Two geosciences-related topics here: the ramifications of research into solar energy storage methods that involve injecting large amounts of heated fluids into underground rock formations (see fracking earthquakes), and a sidebar on the renovation of the AGU headquarters building.
—Nancy McGuire, Contract Editor
Winners: SEJ 18th Annual Awards for Reporting on the Environment. The Society of Environmental Journalists (SEJ) has announced the winners of its annual awards for reporting on the environment. There’s lots of excellent reporting recognized here, including Reuters’ “Ocean Shock” series that looks at risks to the oceans from climate change, overfishing, and other threats. Other reporting focused, for instance, on the Flint, Mich., water crisis; activists risking their lives to stand up against mining interests in the Philippines; and climate politics.
—Randy Showstack, Staff Writer
Check out some of this year’s winners of the @geolsoc 2019 Earth Science Week photo competition:
— EGU (@EuroGeosciences) October 16, 2019
Looking for a quick pick-me-up? Check out this collection of stunning Earth science–themed photographs. I wish competitions like this were held every day!
—Timothy Oleson, Science Editor
NASA announced two prototypes of the updated spacesuit going to the Moon. The New York Times makes a good point: “In addition to updated spacesuits, the agency does not currently have a spacecraft capable of landing on the Moon.” As Artemis moves forward, it’s important to remember that NASA already had a plan to land on the Moon in 2028, but it was forced to halve its timeline.
—Kimberly Cartier, Staff Writer
In addition to decreasing the Amazon’s capacity as a carbon sink, loss of rain forest also decreases the amount of moisture it contributes to the atmosphere, because the pastures and fields that replace the forest have higher temperatures and lower evapotranspiration rates. “Ultimately, the effects of water flux in the Amazon will ripple beyond the rain forest and around the world,” the author writes.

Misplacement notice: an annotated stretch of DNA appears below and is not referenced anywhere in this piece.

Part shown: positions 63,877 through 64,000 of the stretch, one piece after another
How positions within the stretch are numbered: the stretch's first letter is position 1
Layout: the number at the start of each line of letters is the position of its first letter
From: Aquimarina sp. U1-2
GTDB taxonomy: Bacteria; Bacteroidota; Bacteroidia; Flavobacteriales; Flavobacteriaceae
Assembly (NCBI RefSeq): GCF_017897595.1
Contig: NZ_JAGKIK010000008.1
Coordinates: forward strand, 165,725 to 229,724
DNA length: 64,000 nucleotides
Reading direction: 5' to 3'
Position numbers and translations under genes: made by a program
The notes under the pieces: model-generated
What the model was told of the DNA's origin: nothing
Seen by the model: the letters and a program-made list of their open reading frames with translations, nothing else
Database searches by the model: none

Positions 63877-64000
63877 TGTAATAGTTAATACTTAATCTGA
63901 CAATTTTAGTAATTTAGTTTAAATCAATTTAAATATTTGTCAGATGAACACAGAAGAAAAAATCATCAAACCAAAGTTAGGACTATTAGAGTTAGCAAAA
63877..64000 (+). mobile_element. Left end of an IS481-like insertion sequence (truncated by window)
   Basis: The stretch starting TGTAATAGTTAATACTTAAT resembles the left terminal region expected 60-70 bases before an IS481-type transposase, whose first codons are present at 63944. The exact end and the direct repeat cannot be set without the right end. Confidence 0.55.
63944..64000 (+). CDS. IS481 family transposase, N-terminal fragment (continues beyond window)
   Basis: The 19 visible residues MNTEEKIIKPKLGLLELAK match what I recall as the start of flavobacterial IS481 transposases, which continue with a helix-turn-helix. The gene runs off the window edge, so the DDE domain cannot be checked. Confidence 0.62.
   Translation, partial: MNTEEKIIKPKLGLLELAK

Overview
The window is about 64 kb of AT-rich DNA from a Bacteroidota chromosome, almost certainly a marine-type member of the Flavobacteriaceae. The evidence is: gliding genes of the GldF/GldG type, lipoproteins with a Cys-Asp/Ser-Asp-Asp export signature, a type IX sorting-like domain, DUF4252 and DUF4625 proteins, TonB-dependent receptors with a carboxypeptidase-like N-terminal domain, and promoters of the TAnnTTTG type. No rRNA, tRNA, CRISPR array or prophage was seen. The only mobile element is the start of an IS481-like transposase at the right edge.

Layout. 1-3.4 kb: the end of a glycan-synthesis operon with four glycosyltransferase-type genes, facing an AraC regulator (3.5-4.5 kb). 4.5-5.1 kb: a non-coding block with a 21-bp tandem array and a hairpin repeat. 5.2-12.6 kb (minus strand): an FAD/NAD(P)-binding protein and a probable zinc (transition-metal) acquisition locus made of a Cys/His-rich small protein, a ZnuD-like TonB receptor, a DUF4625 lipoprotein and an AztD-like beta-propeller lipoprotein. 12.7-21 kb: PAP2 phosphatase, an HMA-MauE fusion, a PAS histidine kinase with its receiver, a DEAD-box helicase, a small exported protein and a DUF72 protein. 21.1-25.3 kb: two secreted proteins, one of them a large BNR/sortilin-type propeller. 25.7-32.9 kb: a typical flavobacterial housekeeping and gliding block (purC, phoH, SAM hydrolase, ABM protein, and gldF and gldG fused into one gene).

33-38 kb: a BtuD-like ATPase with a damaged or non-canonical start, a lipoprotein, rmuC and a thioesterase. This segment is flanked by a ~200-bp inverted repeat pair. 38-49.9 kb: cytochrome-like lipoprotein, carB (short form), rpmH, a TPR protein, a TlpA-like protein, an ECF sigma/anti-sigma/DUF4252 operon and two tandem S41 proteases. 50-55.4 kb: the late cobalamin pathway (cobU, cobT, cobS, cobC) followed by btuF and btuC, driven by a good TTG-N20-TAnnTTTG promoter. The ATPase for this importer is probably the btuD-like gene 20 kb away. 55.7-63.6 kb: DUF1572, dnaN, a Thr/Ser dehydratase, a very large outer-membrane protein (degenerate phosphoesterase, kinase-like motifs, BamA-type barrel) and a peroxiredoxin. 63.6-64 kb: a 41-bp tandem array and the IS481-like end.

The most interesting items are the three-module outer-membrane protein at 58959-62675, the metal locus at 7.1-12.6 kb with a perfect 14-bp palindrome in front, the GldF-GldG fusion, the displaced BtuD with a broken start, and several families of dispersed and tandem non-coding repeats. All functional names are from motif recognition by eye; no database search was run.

—Faith Ishii, Production Manager
Two stories in innovative instrument building to guard the planet’s forests: A camera powered by a plant’s waste energy could give scientists a new way to monitor remote rain forests. And 200 old cell phones, hoisted into treetops, powered by small solar panels, and harnessing an artificial intelligence software are now pinpointing the sound of chainsaws and other signs of deforestation.
—Heather Goss, Editor in Chief
— USGS (@USGS) October 10, 2019
This is mesmerizing! It’s hard not to give a dam about sedimentation loss after watching this….
—Jenessa Duncombe, Staff Writer
My personal fabourite so far: A Pop-Art collage with the colors representing the range of temperatures the celebrities did or will witness in their lifetime. pic.twitter.com/N4s89P3BmF
— Alexander Radtke (@alxrdk) October 13, 2019
There are so many great ways to communicate the climate crisis, from spirals to stripes to hockey sticks. These are a handful of clever ways to incorporate pop culture, too.
—Caryl-Sue, Managing Editor